"What does Apple bring to this? Well, they've got $178 billion dollars in the bank. And they have 800 million credit cards in iTunes. Spotify has never really advertised because it's never been profitable. My guess is that Apple will promote this like crazy and I think that will have a halo effect on the streaming business. A rising tide will lift all boats - it's the beginning of an amazing moment for our industry."
The Motion Picture Association of America (MPAA) wants help from the US federal government in combating piracy, claiming there is a correlation between piracy and rising cybersecurity problems. Cybercriminals use the lure of pirated content to help infect users with malware, or scam Internet users, according to the MPAA.
This is a clever tactic by the MPAA, as the US government has increased worries related to cybersecurity - and trying to tie the two issues together could lead to increased anti-piracy efforts.
"Unfortunately, criminal enterprises are also using the Internet to hack into networks and computers for the purpose of stealing valuable data - whether personally identifiable information, trade secrets, or content," said the MPAA, responding to a cybersecurity threat assessment from the Department of Commerce Internet Policy Task Force (IPTF).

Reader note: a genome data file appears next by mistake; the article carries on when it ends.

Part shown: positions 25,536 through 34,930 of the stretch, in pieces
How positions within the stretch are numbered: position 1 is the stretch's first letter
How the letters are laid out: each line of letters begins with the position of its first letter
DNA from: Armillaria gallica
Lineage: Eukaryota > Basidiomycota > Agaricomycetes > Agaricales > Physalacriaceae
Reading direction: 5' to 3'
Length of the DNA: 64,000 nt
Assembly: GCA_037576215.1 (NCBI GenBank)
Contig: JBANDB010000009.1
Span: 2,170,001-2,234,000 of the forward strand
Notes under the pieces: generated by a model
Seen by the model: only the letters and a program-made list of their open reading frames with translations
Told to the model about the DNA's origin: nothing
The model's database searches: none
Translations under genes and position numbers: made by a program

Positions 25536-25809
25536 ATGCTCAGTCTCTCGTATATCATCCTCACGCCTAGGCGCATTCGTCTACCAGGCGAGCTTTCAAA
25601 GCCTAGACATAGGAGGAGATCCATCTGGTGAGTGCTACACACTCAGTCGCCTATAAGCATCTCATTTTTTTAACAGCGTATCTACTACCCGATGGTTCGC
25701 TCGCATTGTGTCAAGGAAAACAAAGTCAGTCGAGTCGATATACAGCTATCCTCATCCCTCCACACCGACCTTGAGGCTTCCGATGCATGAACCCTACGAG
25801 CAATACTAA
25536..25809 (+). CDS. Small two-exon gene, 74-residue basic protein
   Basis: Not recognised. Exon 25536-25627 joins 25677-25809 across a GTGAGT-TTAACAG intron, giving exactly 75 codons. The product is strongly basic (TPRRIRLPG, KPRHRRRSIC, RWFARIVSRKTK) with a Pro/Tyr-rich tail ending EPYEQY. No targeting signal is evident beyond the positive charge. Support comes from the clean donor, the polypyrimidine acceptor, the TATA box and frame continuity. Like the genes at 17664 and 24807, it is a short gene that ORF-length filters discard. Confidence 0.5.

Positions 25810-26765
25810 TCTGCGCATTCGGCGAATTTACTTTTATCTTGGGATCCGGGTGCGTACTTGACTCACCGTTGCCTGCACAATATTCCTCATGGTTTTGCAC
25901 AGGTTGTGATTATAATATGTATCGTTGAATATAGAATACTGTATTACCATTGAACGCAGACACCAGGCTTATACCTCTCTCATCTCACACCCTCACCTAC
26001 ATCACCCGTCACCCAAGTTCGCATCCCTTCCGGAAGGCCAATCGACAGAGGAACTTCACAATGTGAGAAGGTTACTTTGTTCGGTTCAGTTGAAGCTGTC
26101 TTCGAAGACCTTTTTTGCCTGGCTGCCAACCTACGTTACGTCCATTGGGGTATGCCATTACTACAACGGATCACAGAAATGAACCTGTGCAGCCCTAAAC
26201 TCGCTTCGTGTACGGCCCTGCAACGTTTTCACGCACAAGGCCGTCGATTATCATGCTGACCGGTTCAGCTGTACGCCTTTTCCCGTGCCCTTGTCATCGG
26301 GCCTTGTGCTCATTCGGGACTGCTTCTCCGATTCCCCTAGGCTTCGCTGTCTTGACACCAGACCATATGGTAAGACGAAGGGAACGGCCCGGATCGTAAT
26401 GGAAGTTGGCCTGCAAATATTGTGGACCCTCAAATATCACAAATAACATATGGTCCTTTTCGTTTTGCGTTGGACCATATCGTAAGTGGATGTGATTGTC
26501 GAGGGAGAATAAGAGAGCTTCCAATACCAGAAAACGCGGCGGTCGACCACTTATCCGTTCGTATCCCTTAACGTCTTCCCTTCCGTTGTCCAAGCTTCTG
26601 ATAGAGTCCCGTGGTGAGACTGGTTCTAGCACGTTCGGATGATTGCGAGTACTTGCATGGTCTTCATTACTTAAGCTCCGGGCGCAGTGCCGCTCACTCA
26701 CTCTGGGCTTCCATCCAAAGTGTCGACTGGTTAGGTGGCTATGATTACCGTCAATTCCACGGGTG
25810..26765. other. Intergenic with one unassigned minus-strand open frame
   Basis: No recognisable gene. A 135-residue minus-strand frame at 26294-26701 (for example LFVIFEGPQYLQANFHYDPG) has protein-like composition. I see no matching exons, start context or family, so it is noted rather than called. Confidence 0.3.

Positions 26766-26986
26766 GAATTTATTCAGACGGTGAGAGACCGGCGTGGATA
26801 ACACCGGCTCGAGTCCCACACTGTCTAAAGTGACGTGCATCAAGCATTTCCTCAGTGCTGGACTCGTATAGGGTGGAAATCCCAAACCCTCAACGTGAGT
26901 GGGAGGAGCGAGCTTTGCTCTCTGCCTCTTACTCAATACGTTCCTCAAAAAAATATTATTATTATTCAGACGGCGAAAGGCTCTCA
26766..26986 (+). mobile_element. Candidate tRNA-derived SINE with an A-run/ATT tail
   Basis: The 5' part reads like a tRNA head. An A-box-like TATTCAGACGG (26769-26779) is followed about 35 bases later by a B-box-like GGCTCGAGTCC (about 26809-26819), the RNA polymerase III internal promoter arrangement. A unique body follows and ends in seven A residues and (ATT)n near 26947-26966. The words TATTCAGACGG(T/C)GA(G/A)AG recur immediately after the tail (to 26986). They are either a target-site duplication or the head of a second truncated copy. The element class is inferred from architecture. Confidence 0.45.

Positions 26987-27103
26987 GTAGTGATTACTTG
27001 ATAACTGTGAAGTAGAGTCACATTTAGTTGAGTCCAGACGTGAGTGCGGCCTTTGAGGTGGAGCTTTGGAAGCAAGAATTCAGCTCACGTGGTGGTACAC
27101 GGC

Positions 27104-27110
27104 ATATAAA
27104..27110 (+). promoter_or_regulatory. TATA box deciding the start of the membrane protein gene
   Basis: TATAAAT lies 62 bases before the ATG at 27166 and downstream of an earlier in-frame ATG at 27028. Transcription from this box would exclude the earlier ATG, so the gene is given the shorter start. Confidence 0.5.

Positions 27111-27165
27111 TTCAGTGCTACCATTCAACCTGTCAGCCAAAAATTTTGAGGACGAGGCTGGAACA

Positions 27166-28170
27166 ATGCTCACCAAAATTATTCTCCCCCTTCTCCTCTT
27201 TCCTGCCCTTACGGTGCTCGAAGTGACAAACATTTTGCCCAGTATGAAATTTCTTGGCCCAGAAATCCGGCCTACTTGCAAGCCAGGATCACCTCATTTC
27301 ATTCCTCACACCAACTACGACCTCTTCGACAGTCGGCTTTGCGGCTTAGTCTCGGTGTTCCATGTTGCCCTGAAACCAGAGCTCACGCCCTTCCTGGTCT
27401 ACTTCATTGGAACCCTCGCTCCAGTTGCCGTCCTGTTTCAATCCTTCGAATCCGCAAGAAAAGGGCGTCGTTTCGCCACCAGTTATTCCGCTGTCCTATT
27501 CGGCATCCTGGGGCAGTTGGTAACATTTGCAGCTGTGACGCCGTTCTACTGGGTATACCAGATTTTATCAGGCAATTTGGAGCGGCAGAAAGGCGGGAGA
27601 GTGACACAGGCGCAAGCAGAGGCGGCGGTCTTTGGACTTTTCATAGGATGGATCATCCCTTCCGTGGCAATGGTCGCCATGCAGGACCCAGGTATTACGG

Streaming music service Tidal has launched a desktop music app, currently in beta for both Microsoft Windows and Mac. Curious music listeners can take Tidal for a spin with a one month trial of two different subscription plans.
The app allows subscribers to search through 30 million songs, but they are unable to browse the high-quality video library. In addition, there is no gapless playback, but the company is expected to alter how its mobile and desktop apps operate.
Students will also receive a discount, and instead of paying $10 or $20 per month, anyone with a .edu email address pay $5 or $10 per month.
Computex 2015 - Adding to the wacky lineup of products on display across multiple companies this year in Taipei is GIGABYTE's selfie generating product - the Selfie Assistant.
Said to provide you with a great tool to record and track a speaker during an important meeting or class lecture, this product also takes group selfie pictures by using face tracking technology alongside 360-degree panorama support.
Featuring an infrared remote control and smart recording, this product is certainly more than the title may suggest.
Recently Corsair introduced a new logo to much consumer criticism, with people claiming it looked like a weird tribal tattoo or a 'tramp stamp' and now it seems that Corsair has listened to our woes by re-introducing the sails, with a twist.